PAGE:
That’s essentially the question that someone asked in my Minimum Viable Fitness training group. More specifically, he felt silly stuffing his face every day with ice cream and the like on a program focused on fat loss. He wanted to know if he could just have minimum numbers of fat, protein, and carbohydrates, then eat until satiety.
Here’s my candid response to him. I apologize for typos and whatnot… I did not intend on turning this into a blog post.
I’ll explain my reasoning as to why I’m grinning maniacally while everyone has tummy aches from feeling too full. Please read in full.
So first, it’s important to separate physiological from psychological reasoning… (In reality, you can never truly separate the two as it relates to fitness, but it helps for explanatory purposes)
First, the physiological perspective:
1. What I am trying to is get everyone to do is build muscle while on a caloric deficit. Doing so is particularly challenging, given that dieting in order to lose fat (i.e. creating a caloric deficit) generally puts your body in a catabolic state, while adding muscle requires an anabolic environment.
The only way to guarantee the constant progression of muscle is to tightly control your weekly caloric deficit, and there’s a very fine line… “simultaneously losing fat and building muscle” is one of the hardest things to do in all of fitness. (luckily, most of you are new to training and that gives you an advantage for now.) A difference of 1000 calories throughout the week (<40g carbs/day) may determine whether or not you’re actually putting on muscle while you diet. For 99% of you, your macros are optimized so that you’re at the perfect rate of simultaneously building muscle and losing fat.
2. Losing some weight/fat, is in fact, incredibly easy. Anyone can go on a juice fast and lose 5 lbs. The difficult part is getting to your goals and then keeping that fat off. That’s because as you diet and lose weight, your metabolism tends to down regulate slightly… proportional to your new weight, lean mass, and caloric (especially carbohydrate) intake.
Everyone here will stall out on the way to reaching their goals. The only way to break that stall is to decrease the amount of food that you’re consuming. If you don’t start out a diet with a high intake of food, then you have nowhere to go… you’ll essentially be nearing your ceiling (or floor, I guess) by week 8. If you start with a high food intake (as high as possible to still lose 1-2 lbs/week, in fact), you’ll have plenty of room for macronutrient adjustments as you go on.
From a psychological perspective:
There are certain things that our bodies (and brains) are very good at “sensing” right from the get go since birth. Here are two example: 1. whether a body part is injured and 2. whether or not a weight is heavy. These are not skills, so much as they are instinctual… they were probably required for human survival at some point. Trying to go toe-to-toe with that jaguar despite having a broken foot or not realizing that boulder that you’re trying to lift is too heavy was probably a death sentence for early man. For things like these, you should certainly listen to your body. It will tell you a lot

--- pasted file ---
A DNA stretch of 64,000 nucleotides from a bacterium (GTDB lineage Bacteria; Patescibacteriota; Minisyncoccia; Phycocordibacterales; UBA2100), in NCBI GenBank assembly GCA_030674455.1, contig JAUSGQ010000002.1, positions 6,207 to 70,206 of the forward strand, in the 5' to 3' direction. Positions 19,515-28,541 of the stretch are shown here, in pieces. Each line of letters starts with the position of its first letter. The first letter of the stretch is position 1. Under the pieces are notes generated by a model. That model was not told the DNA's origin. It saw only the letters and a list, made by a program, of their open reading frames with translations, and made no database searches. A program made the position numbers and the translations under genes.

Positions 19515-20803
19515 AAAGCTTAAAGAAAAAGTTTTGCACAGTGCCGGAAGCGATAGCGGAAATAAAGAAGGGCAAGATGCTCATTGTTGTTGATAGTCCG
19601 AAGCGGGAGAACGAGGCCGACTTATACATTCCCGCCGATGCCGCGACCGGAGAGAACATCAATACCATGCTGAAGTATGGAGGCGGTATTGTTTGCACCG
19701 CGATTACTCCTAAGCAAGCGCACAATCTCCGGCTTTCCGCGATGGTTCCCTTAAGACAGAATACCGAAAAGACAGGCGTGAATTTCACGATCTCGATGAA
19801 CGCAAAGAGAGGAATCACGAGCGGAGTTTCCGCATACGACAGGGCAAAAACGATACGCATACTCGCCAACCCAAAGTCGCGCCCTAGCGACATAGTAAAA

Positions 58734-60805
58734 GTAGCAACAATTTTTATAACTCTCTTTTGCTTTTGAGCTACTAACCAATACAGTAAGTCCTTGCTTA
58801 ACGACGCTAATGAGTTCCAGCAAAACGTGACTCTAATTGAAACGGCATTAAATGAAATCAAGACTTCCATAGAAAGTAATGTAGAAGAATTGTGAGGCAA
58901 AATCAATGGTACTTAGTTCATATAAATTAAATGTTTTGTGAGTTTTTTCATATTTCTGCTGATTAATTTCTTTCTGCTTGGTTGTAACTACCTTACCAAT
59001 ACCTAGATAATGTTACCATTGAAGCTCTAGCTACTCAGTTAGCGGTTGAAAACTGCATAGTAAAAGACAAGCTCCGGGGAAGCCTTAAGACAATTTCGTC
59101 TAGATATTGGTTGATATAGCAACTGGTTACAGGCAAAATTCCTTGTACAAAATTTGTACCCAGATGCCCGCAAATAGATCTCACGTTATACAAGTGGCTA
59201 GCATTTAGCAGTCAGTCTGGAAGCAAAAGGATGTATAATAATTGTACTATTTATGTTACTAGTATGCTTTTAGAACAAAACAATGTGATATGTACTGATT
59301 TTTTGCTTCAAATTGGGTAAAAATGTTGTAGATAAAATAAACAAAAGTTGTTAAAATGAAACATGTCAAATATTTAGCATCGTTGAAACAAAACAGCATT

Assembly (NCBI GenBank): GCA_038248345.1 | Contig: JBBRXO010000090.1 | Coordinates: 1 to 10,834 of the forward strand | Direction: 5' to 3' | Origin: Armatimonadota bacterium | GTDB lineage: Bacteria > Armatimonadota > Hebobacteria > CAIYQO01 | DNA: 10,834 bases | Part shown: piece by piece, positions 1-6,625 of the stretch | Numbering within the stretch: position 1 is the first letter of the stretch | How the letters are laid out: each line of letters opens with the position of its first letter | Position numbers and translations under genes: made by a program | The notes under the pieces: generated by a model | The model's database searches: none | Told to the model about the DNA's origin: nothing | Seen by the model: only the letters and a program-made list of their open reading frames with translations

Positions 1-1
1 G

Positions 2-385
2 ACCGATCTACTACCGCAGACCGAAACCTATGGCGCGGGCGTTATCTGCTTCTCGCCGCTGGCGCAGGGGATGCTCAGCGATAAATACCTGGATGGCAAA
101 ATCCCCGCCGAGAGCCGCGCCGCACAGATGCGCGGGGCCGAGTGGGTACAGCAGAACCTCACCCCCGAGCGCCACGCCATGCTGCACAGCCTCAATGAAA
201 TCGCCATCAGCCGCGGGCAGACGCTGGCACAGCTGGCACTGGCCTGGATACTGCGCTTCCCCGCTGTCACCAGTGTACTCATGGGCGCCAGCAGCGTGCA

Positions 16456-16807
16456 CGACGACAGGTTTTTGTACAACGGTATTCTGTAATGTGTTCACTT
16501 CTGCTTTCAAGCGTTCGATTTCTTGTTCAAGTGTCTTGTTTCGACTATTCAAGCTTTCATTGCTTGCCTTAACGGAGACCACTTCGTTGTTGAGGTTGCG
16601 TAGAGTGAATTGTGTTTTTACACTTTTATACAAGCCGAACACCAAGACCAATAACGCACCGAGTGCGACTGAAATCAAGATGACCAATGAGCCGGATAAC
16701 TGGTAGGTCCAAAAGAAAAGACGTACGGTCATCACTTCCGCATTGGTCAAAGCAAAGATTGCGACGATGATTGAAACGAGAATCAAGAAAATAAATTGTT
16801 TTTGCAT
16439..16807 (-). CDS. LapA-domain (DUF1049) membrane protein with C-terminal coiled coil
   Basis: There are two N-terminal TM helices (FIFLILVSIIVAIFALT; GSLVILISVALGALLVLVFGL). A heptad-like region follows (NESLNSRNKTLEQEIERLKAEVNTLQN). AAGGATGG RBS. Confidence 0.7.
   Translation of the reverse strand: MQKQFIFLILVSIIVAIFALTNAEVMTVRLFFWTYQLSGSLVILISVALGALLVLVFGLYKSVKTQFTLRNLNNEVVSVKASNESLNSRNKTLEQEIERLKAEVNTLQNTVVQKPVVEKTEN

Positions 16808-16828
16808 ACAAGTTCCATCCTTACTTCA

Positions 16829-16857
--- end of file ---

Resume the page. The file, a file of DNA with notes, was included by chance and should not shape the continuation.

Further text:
Then there are things, for various reasons, that people are not very good at sensing – the amount of “hunger” you should be feeling when you lose weight, the ROI of a particular training session, etc. These are highly specialized skills that *can* be developed, but for the most part, people suck at them… sometimes for a very long time. Sometimes, they are skills that you will never improve because of the complex, ever-changing systems involved. Stock picking is an example of one of these skills; an individual can never actually improve in this ability.
For the things above, people tend to take heuristics that are familiar to them and couple them with a goal. “Oh I need to lose weight? I must need to feel hungry. Oh, I feel hungry? I must be losing weight.” “Oh I want to get strong and be in great shape? I need to sweat my ass off at the gym. Oh, I’m sweating profusely? I must be getting in a great workout.” This coupling is literally one that is ingrained… hardwired… literally, I suspect, down to the neurons firing in your brain.
What I am trying to get you to do is decouple “senses” from “predicted outcome” so that you disassociate how you feel and whether it’s a marker for success.
When you are feeling full every day and see the scale go down 1-2 lbs/week, you begin to think very differently about fitness… just like when you feel like you didn’t sweat enough at the gym, but after a few weeks, become stronger and fitter than you’ve ever been before. The activities above literally act as a mental training of sorts, just as important – and arguably more challenging – as the physical one.